It's all about message discipline as President Barack Obama and Republican challenger Mitt Romney square off for the endgame of their presidential race.
The latest ABC News/Washington Post poll shows a dead heat, with Obama and Romney tied among registered voters at 47 percent each. And neither side appears willing to take big risks to shake up the race. That means a day-to-day slog toward Election Day and a seemingly endless cycle of charges and counter-charges.
The Democrats and Republicans are using their own sets of themes time and again to solidify support from their core voters and appeal to independents and swing voters in the battleground states, such as Florida, Ohio, Colorado, and Iowa.
Much of what is going on now is pure posturing, because there is little or no chance that Congress will overcome its deep divisions and pass any major legislation until after the November balloting.
Obama has returned to his familiar mantra of seeking to raise taxes on households making more than $250,000 a year and cut taxes for the middle class. He will emphasize this again in a series of appearances this week in Iowa and Virginia, and in taped interviews Tuesday with local TV anchors in Louisiana, New Hampshire, Kentucky, Florida, North Carolina, Iowa, Wisconsin and Nevada. His overall goal is to shift attention away from the nation's current economic woes and portray Romney and the GOP as advocates of the rich and powerful, while he defends Middle America.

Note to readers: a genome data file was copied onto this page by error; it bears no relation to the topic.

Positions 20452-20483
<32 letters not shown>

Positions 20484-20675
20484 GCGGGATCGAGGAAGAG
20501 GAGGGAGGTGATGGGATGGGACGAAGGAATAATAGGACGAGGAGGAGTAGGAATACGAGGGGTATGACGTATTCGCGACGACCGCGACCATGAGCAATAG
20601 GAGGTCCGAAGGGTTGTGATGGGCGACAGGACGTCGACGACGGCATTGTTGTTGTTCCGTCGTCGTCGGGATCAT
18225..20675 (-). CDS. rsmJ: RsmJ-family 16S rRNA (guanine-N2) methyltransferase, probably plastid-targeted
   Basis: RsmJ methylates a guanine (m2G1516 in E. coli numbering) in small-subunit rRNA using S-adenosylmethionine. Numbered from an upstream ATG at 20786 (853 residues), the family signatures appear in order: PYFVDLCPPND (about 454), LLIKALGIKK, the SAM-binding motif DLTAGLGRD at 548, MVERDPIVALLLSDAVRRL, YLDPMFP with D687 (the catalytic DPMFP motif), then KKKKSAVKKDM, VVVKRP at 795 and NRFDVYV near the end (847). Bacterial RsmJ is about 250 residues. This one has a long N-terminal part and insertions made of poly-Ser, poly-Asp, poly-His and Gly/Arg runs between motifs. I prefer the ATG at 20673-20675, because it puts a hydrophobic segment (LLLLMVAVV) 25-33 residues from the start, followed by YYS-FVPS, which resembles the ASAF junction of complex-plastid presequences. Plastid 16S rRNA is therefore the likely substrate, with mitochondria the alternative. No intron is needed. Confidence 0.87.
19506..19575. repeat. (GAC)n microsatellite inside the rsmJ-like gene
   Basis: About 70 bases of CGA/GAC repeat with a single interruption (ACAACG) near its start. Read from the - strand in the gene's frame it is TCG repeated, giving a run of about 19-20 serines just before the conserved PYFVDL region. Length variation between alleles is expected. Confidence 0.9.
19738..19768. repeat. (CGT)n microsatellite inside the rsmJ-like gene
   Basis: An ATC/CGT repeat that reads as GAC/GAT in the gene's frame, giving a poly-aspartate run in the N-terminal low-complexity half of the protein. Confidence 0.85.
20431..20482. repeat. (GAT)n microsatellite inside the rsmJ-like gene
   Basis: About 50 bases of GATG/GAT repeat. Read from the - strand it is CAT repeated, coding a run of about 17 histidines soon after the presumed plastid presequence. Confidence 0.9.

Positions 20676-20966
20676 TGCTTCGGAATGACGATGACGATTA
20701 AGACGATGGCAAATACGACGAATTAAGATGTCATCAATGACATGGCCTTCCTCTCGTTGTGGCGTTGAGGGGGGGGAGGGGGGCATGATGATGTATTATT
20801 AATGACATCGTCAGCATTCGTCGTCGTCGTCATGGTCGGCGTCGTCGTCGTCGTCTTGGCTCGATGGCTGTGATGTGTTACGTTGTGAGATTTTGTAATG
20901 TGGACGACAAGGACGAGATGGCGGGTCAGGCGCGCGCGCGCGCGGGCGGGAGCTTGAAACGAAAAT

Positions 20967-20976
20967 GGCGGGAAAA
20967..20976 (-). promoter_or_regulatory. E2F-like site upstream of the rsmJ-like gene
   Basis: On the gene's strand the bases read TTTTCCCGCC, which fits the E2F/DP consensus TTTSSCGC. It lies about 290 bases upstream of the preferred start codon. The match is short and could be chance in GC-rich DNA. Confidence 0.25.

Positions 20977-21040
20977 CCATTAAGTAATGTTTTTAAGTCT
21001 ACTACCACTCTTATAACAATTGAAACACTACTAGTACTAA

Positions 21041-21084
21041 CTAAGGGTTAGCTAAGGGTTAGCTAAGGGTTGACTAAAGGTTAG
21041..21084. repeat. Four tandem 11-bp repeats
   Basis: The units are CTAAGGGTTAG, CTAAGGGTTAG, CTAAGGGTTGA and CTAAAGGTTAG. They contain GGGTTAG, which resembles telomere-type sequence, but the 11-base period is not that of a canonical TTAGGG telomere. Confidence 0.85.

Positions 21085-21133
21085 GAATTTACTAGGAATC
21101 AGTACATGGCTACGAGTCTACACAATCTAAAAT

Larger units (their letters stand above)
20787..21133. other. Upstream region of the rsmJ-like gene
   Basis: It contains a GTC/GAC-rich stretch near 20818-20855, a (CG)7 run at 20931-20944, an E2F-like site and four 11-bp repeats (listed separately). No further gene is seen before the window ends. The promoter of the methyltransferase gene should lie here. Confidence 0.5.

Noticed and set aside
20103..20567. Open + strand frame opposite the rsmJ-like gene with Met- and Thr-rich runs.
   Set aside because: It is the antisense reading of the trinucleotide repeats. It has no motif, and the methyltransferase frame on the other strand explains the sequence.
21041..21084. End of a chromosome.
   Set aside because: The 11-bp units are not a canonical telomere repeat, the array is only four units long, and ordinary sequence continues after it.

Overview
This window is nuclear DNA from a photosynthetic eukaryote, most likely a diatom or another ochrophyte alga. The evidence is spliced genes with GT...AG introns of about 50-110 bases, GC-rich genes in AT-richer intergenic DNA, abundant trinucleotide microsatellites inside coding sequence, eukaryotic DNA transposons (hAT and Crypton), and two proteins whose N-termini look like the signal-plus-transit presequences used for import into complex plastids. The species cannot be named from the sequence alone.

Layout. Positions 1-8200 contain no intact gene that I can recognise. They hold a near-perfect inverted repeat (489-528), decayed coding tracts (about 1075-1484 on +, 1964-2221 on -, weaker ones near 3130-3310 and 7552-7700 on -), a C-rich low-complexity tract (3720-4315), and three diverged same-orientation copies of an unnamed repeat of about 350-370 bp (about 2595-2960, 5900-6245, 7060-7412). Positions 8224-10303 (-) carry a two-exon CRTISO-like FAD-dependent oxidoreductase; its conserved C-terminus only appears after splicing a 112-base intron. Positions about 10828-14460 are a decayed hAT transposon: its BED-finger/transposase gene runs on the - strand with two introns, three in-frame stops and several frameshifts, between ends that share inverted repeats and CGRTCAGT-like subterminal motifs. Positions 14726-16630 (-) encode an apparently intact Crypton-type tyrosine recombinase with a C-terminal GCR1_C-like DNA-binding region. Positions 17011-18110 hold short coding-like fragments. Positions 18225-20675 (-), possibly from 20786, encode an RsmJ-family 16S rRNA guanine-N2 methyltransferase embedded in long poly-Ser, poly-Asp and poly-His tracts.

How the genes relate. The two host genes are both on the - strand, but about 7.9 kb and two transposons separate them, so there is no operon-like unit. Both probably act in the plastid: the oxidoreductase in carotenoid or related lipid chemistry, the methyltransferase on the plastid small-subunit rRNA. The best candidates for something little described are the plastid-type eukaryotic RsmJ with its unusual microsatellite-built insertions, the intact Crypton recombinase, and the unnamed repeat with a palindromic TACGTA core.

Romney replies that Obama has failed to heal the economy and the election should be a referendum on the incumbent's disappointing record. Romney, the former governor of Massachusetts who previously made a fortune as an investor, says it would be bad for the economy to raise taxes on anyone, including the affluent, a category that he says includes many "job creators" such as small business owners.
Romney will return this week to his familiar theme that Obama has failed to deliver on his promises to fix the economy, illustrated by the latest federal jobs reports that showed the unemployment rate unchanged at 8.2 percent.
Each side is attacking more than ever, and that won't change right up through Election Day. Negative politics is, after all, another form of message discipline for both campaigns.
Ken Walsh covers the White House and politics for U.S. News. He writes the daily blog,"Ken Walsh's Washington," and is the author of "The Presidency" column in the U.S. News Weekly. He can be reached at email@example.com and on Facebook and Twitter.